It takes 365.25 days for the Earth to make one complete revolution around the Sun. Long–standing convention makes a y...

charlesvaughan on August 22, 2019

I am not understanding the breakdown behind the question. How would this idea change the calendar?

I am just not understanding the foundation of the question.

Create a free account to read and take part in forum discussions.

Already have an account? log in

Irina on August 22, 2019


This is a confusing question. The passage basically says that because 365 is not divisible by 7, the same date falls on a different day of the week each year. So let's say this year January 1st is Tuesday and next year it is Wednesday and so on. The author argues that one way we could make sure that a specific date always falls on the same day of the week every year is to say that this additional day each year, day number 365, belongs to no week, then January 1st is always Sunday. The author never specifies which date it is, it could be an arbitrary date, let's say March 1st belongs to no week or it could be Dec 31st, the result is the same, we designate one day a year as "no week" day to keep all the other dates on the same weekday every year.

The question asks which of the following groups would have a scheduling issue with this proposal.

(A) people who have birthdays on December 30/ 31st

No. December 30th or 31st is going to be the same day of the week every single year, even if we designate it as "no week" day, then it is just a "no week" day every year and these people can plan accordingly.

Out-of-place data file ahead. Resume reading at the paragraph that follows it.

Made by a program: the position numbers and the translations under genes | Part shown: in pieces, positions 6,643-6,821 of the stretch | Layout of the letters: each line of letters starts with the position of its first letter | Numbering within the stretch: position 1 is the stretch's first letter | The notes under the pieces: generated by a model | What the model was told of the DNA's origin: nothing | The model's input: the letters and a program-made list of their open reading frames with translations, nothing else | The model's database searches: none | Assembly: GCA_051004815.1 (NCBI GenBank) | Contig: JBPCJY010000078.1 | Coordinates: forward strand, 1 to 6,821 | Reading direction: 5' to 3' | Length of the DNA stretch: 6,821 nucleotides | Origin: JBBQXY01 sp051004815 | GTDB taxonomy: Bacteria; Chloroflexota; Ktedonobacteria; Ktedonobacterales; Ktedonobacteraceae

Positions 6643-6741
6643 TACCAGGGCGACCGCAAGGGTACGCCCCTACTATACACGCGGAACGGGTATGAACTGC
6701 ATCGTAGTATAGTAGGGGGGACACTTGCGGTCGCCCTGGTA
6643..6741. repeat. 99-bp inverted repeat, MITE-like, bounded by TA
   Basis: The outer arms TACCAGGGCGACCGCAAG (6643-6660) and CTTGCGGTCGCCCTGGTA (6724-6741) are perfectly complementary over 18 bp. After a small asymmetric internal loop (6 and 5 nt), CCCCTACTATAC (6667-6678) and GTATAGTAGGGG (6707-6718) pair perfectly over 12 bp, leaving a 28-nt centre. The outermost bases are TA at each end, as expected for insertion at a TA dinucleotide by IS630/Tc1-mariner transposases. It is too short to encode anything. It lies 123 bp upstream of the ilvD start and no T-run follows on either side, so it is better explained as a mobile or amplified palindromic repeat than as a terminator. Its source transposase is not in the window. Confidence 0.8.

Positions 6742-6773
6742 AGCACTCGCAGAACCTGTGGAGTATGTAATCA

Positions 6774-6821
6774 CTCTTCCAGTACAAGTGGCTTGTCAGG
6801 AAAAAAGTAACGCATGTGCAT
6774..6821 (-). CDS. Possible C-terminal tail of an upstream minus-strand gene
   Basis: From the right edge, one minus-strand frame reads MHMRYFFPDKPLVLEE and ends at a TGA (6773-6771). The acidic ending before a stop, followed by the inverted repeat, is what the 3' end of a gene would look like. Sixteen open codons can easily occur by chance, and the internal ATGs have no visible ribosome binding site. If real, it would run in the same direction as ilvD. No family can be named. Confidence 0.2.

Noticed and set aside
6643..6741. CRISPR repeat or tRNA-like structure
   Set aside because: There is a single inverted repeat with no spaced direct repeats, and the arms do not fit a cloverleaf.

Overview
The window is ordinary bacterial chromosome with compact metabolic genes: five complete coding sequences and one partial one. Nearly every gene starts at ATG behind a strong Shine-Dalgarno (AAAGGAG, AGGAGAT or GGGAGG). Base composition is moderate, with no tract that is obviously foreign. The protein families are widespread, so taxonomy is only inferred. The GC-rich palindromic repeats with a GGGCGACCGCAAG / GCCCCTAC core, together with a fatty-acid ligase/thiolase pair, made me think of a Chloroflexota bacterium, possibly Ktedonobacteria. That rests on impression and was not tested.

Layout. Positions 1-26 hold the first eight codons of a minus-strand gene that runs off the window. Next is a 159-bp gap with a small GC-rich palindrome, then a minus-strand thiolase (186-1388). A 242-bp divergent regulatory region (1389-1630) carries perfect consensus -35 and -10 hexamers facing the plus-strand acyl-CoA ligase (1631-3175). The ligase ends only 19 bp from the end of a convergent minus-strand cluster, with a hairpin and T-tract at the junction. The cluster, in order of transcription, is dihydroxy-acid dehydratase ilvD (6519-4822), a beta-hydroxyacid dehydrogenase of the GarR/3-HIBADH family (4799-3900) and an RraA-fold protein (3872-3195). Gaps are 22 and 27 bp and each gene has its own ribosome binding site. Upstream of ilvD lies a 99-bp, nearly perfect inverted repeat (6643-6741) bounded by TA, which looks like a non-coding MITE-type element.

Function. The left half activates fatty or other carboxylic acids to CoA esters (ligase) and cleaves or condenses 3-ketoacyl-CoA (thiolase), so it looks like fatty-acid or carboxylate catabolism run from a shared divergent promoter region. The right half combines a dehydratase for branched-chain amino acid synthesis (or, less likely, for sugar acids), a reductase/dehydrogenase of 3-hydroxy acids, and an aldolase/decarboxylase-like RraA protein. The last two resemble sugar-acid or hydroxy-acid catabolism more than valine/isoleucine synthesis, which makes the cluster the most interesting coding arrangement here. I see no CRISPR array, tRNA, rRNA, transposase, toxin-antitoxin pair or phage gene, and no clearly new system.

(B) employed people whose religious observances require that they refrain from working every seventh day.

Correct. Now, the reference point for the day of the week is its relative order, so the first day of the week is always Monday, second is always Tuesday and so on. This proposal tells us that the reference point for each day of the week is the calendar date rather than its ordinal number, so what happens when we skip that "no week" day is that the 7th day now falls on what is only the 6th day of the week under the new system. It means that every year the 7th day shifts one or two days if it is a leap year, then the 7th day moves from Saturday to Friday and so on, and this is an issue for creating a work schedule for someone who observes every seventh day.

(C) school systems that require students to attend classes a specific number of days a year.

No. The number of days stays the same under either system.

(D) employed people who have three-day breaks from work when holidays are celebrated on Mondays or Fridays

No. These people would love the new system. Each holiday would be on the same day of the week every year, making it easy to plan a three-day vacation.

(E) people who have to plan events several years before those events occur

No, again these people will likely favor the new system. Would not it be nice to know that once you get married on a Saturday, your anniversary will always be on a Saturday?

Does that help?

Let me know if you have any further questions.

avif on June 4, 2020

Thanks for the explanation. I really had no idea what was going on in this question.